Biltong is air dried on hooks for about a week, jerky dries out due to the heat of the dehydrator.
The use of vinegar in biltong isn’t just to add flavor, it’s to help in the drying out process and to keep flies at bay as it hangs on hooks to dry out.
Those are quite a few differences if you think about it. Whether you decide to go with beef jerky, biltong, or maybe both, they both have distinctive flavor profiles that are amazing. However, it does seem that preparing beef jerky is a much faster process, so if you’re in a hurry or worried that a disaster is coming, it might be best to do your beef jerky first.
What You Need to Make Biltong with a Five-Year Shelf Life
After hearing about it, who wouldn’t want to try biltong? It’s not easy to get in countries where it isn’t super popular, so you are going to need to learn to make it on your own. The fact that this is a recipe with a five-year shelf life only makes it that much better. What you need is listed below.
What You Need
- 2 pounds of lean beef or wild game
- Two cups of brown sugar softened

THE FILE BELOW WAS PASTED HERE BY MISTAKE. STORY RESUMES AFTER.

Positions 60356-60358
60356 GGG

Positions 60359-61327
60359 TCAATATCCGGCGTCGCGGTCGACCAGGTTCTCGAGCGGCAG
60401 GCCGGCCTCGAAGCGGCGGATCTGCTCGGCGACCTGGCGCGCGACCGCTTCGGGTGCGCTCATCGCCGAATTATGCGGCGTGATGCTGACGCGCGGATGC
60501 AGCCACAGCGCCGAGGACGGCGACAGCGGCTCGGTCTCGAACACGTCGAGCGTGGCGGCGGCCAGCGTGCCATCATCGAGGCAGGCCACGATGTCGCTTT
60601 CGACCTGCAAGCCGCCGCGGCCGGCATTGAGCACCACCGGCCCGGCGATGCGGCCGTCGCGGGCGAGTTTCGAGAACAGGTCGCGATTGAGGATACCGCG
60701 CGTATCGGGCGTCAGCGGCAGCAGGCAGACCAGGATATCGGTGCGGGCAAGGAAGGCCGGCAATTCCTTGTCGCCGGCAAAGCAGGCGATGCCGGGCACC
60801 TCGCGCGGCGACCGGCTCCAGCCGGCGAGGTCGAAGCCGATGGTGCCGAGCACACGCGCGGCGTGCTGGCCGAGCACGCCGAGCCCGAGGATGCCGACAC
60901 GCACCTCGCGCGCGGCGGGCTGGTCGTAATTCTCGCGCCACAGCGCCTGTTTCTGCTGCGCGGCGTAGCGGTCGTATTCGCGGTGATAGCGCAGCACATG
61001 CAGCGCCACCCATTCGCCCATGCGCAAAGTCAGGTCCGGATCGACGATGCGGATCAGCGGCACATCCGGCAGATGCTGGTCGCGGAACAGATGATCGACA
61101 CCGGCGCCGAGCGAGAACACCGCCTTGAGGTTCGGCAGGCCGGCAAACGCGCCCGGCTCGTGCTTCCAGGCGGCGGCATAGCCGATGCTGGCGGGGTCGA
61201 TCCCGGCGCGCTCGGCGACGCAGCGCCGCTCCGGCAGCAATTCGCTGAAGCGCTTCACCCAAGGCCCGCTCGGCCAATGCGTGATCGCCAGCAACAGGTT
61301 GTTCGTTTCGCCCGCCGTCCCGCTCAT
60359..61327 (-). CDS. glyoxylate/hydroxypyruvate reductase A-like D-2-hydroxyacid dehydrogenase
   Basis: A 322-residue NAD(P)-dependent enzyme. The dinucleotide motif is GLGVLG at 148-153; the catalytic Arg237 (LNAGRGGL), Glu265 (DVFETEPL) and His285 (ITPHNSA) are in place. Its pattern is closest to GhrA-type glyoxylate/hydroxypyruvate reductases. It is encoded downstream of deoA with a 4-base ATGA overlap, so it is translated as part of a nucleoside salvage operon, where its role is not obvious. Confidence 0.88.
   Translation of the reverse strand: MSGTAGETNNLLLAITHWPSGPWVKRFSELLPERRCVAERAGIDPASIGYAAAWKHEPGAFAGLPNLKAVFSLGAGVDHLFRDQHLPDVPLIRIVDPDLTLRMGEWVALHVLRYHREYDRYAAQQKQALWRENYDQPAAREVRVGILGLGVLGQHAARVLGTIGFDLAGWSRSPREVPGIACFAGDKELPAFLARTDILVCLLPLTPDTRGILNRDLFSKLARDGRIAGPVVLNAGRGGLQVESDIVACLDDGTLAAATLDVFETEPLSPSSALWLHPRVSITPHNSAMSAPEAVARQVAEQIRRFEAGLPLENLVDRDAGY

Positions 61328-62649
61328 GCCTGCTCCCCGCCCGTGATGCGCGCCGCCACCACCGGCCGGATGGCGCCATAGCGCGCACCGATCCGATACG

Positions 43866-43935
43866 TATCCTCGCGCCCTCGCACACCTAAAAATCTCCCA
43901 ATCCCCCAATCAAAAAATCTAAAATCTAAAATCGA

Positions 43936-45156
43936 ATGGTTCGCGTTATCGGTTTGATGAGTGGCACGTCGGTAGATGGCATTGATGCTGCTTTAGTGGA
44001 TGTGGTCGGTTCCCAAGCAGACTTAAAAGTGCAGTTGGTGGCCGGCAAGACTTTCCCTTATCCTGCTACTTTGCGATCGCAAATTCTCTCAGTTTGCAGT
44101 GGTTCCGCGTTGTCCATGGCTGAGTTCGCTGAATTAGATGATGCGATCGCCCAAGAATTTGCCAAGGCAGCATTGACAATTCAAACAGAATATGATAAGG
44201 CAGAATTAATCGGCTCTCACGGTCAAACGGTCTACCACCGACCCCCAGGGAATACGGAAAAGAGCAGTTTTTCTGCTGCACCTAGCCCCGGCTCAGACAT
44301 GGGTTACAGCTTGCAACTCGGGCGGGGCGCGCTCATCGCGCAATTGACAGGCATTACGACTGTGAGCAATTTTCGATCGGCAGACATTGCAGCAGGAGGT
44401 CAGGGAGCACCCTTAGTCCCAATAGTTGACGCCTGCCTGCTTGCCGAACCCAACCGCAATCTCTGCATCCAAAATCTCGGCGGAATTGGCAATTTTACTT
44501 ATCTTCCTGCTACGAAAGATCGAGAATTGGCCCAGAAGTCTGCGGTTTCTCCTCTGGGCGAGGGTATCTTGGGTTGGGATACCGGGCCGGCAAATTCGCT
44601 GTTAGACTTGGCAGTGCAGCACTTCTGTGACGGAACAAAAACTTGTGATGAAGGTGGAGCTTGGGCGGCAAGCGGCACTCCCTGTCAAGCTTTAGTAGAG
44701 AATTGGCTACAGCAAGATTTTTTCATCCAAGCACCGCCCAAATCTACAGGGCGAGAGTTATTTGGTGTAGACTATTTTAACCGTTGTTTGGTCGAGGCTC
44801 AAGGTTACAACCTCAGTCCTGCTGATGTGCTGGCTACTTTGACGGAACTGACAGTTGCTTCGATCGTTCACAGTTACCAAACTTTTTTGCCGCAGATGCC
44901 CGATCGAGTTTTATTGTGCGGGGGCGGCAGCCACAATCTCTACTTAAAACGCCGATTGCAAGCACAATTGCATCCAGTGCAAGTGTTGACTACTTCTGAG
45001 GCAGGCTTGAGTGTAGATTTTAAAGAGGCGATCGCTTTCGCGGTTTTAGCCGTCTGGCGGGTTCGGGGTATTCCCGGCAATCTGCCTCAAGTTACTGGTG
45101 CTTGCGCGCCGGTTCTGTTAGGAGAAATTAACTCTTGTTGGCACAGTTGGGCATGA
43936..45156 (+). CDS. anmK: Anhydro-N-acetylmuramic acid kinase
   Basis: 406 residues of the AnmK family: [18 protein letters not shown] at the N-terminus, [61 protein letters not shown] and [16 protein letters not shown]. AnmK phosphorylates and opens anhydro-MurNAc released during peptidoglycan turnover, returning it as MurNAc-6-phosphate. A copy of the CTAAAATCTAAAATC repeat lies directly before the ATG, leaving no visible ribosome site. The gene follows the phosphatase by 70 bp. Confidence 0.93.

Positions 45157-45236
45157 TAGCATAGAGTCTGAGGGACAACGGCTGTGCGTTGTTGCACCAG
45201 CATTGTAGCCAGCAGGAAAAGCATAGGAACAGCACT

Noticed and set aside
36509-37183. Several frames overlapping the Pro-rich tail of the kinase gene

- 3 cups of sea salt that is very plump
- 1 teaspoon bicarbonate soda
- Two tablespoons of crushed or ground peppercorns
- 110 ML of Worchester sauce
- 5 cups of vinegar
- 4 tablespoons of ground coriander seeds
All of this might sound pretty daunting at first, and it is for sure a process, but it’s well worth it in the long run.
Once you cut your strips and mix your spices together, put everything in the fridge to get cold and soak for at least 8 hours, take them out and then soak them in the vinegar mixture for at least another 15 minutes. After you remove the strips and chunks, you want to squeeze all of the moisture out of them, after being sure to rinse away all of the salt gathered on them.
Now, that you have them ready to dry, there are two drying methods for you to choose from. Those are talked about below as well.
The Oven Drying Method
This is a modern method, of course, and many people tend to go this more modern route today. The best way to dry biltong in the oven is to do so on low heat, leaving the door open at some point during the 8-hour drying process to let out the heat.